Tuesday, March 28, 2017

The UX of Work Emails

The polite way to get a co-worker's attention to discuss an issue without bothering someone, is to send an email or some other form of asynchronous communication.

In recent years I have found that it is very useful to think, when writing an email, more like a UX designer than a writer. This is because an email is meant to induce behavior, specifically, in addition to getting my message across, I want a quick response.

So when composing an email I...
  1. Use bullet points: they make replying to different points in the email much easier, and requires less explaining when doing so.
  2. Highlight important stuff, and in general, make scheming through it easy and informative. 
  3. Use images when I can, because people love images and respond to them more than to text (as any Facebook page manager will tell you). This is not to say I start digging through image banks, rather - I use plenty of screenshots all the time (I use Shutter on Ubuntu and the Windows Snipping Tool on Win7). And yes, the occasional meme, if I have a big block of text with no relevant image to accompany it.
  4. For a long email - start it with a tl;dr version of it, summarizing the whole thing in a sentence or two. This works in a similar way to a news story's headline - it gives the appropriate framing and context.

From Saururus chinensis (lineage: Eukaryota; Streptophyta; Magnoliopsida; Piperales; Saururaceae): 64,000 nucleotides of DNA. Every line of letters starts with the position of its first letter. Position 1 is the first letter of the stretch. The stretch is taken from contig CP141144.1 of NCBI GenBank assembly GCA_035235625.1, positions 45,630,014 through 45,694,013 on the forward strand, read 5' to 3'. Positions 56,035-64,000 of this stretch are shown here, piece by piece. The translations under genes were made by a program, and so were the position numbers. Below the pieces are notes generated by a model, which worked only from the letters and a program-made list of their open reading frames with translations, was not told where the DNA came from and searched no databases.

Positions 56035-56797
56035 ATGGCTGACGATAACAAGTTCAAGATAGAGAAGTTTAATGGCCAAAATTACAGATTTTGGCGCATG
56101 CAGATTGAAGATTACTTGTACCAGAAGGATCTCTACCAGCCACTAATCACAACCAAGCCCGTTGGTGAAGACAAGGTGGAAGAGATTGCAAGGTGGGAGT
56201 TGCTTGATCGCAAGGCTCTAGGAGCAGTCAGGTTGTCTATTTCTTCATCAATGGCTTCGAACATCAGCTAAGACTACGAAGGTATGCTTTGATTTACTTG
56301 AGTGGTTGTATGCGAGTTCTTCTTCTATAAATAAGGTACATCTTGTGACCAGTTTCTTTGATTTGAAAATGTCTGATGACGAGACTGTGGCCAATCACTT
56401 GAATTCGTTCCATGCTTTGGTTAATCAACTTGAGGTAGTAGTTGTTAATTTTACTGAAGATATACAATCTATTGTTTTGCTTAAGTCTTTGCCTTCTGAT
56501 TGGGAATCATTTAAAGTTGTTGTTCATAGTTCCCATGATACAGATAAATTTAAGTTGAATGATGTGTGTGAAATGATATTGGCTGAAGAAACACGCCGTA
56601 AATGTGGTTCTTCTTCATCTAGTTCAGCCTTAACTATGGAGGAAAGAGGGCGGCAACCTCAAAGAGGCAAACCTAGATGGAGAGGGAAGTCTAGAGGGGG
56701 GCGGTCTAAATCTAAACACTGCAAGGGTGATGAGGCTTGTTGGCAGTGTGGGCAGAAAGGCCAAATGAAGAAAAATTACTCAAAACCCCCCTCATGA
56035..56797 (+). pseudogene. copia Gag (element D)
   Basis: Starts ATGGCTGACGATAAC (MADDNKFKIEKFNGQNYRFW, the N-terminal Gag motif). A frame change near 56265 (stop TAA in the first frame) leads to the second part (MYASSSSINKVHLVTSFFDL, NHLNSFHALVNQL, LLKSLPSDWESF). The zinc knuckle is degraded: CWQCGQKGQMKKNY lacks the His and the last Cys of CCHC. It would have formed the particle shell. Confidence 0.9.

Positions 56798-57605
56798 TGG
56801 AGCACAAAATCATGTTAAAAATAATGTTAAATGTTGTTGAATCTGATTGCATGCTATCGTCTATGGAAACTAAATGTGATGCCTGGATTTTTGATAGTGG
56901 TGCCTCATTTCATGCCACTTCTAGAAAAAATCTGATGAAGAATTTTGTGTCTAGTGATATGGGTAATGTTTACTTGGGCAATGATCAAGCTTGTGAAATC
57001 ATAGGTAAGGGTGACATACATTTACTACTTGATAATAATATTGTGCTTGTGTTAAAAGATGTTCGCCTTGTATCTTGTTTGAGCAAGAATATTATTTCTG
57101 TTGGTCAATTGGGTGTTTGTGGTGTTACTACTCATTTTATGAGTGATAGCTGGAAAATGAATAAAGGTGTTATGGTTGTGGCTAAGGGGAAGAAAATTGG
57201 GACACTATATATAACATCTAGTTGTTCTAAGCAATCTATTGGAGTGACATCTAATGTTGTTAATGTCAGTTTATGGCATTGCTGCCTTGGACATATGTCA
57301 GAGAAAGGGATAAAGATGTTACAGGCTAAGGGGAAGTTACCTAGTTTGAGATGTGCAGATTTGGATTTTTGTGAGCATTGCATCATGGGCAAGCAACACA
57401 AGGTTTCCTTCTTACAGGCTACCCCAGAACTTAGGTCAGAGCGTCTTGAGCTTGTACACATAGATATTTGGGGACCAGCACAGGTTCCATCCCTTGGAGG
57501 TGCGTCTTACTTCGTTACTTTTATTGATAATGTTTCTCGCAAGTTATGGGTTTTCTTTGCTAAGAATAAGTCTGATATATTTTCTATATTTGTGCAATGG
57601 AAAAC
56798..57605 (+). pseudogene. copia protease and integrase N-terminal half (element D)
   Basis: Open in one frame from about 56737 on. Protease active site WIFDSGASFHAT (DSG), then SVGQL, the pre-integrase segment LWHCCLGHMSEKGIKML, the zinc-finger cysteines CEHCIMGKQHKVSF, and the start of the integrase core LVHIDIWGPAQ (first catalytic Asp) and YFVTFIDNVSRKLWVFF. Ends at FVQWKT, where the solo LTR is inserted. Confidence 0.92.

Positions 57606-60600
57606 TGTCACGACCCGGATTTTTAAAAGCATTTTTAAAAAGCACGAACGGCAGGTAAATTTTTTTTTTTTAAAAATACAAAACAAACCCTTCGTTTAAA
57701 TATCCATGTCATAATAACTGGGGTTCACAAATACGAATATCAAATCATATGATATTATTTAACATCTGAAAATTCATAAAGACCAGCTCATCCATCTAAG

5. Use the subject line to help recipients sort through their emails. I believe that the subject line is usually ignored when actually reading an email. It is read when people sort through a long list of emails, or get a notification. It therefore should be short, and useful in reminding the reader how this email differs from others on the list.
  6. Use code that looks like code. I use this website to format the code parts of an email and make them look like code. It helps readability, and looks cool.
    int RandomInt() {
      return 4;
  7. Make it cross-platform. People read their emails on various devices, so I try to be very conservative with attachments, and limit them to PDFs and other easily-read formats, when possible. When I have some 3D model in a proprietary format that illustrates my point - I may send it, but I send an image of it as well, so that colleagues can make sense of it even if they are on the train, using their phone to read emails.
An image. Yeah, I know, amazing.

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